“We do not need for all of our life to be gathered and rendered meaningful in order to be truly and finally redeemed… No need to take all of our experiences, distinct and company and bind them together in a single volume so that each experience draws meaning from the whole as well as contributes meaning to the whole. It suffices to leave some experiences untouched (say, that daily walk I took to school in the second grade), treat others with the care of a healing hand and then abandon them to the darkness of non-remembrance (say, the interrogations by Captain G.), and gather and reframe the rest (say, the joy in the struggle of writing this book) (p. 192).” Miroslav Volf in The End of Memory

10 Reasons Your Church Might Not Want a Formal Counseling Ministry (Part One)

Every ministry a church offers adds some burdens. There is no such thing as a ministry that is all perks and no challenges.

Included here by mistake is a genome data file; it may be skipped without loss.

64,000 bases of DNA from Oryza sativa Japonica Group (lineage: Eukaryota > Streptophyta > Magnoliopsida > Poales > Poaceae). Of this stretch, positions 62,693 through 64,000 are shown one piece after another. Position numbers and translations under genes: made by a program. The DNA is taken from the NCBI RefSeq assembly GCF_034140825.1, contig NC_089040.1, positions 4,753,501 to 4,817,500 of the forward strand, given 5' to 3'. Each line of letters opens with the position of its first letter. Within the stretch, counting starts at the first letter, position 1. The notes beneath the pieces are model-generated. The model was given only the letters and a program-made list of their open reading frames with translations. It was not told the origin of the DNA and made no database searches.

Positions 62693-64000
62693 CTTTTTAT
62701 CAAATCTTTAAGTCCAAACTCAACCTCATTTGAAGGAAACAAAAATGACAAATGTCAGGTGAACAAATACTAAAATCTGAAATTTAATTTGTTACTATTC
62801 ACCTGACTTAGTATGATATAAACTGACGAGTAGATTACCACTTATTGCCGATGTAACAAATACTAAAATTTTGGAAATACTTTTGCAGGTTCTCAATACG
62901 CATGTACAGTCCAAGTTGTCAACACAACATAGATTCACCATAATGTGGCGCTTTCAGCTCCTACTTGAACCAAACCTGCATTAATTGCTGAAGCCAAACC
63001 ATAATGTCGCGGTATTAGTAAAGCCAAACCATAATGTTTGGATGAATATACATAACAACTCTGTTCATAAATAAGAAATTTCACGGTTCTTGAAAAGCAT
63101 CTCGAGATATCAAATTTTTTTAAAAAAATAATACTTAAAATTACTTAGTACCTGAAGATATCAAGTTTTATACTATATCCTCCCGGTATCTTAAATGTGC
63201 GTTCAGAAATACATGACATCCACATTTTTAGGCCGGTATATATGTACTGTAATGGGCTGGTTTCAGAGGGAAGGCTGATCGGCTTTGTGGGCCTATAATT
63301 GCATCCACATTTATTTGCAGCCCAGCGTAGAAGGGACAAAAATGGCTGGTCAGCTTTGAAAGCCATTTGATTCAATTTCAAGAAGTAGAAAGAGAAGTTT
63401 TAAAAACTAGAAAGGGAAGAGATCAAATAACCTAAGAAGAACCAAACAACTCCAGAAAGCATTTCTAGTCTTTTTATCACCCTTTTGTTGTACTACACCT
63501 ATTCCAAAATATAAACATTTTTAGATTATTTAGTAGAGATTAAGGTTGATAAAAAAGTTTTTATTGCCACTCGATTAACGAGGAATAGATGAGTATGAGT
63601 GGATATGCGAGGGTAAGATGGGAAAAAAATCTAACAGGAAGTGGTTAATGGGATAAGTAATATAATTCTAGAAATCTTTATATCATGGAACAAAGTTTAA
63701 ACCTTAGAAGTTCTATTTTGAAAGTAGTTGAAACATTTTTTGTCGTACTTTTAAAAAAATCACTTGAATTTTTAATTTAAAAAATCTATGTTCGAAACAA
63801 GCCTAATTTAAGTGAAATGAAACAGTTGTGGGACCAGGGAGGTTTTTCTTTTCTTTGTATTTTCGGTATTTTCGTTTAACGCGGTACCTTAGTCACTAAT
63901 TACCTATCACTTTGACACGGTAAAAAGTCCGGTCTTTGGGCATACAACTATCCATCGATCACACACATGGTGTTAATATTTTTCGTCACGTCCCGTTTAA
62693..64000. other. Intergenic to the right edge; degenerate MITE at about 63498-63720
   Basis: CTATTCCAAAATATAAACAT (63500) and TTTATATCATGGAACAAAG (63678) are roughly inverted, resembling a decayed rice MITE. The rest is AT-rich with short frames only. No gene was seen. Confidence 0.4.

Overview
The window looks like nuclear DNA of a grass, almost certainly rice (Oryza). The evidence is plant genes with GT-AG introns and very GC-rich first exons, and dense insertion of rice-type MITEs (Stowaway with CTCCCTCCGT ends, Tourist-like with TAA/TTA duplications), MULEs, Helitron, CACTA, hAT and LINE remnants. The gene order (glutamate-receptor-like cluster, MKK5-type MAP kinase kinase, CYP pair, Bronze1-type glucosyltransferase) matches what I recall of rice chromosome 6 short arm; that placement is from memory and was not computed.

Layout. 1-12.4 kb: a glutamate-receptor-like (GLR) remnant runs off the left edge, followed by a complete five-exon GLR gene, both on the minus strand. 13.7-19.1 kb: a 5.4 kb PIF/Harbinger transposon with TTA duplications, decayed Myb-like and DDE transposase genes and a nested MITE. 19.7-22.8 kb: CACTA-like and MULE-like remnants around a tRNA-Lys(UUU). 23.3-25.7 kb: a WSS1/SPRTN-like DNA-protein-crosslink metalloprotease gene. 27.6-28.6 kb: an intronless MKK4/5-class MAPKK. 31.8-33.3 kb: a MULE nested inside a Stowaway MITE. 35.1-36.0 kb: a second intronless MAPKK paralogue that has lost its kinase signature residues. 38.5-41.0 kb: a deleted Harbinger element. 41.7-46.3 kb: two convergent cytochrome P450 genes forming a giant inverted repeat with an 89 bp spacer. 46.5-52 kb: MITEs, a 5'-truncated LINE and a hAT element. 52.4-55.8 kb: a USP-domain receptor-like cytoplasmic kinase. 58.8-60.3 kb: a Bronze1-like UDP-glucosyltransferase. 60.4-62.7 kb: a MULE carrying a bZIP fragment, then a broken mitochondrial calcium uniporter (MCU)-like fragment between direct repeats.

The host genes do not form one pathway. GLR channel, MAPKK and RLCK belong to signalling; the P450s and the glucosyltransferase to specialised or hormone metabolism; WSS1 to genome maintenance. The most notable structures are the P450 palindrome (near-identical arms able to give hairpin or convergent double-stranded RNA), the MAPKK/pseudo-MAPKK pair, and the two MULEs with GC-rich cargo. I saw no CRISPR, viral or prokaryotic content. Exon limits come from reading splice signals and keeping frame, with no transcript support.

I’m excited about discussing this and other topics further during a workshop we’re hosting on February 19 at the Summit Church, “Counseling in Your Local Church: Understanding the Liabilities & Possibilities of Lay Care Ministries.” Have you registered? http://summitrdu.com/counselingworkshop

Making an informed decision about (a) whether your church develops a formal counseling ministry, (b) what types of formal counseling are added to your church’s offerings, and (c) how these decisions are communicated with your membership requires identifying and understanding the challenges.

Here’s an excerpt from our upcoming discussion. These difficulties are not things you can “fix” or “prevent” once you understand them. While there are ways to mitigate the prevalence of these challenges, they are realities which will exist if you have a formal counseling ministry. You must deem the benefits of a formal counseling ministry to be “better” if you pursue this option.

1. A counseling ministry will not “do everything” so you will still make referrals and say “no” to some requests.

The pastoral leadership must be willing to support these referrals and “no’s.” Otherwise, the struggles a given individual faces will be forced into the categories or techniques of training the counselor has received (resulting in less effective care) and/or the church will incur liability for promising a type of care it is not equipped to provide.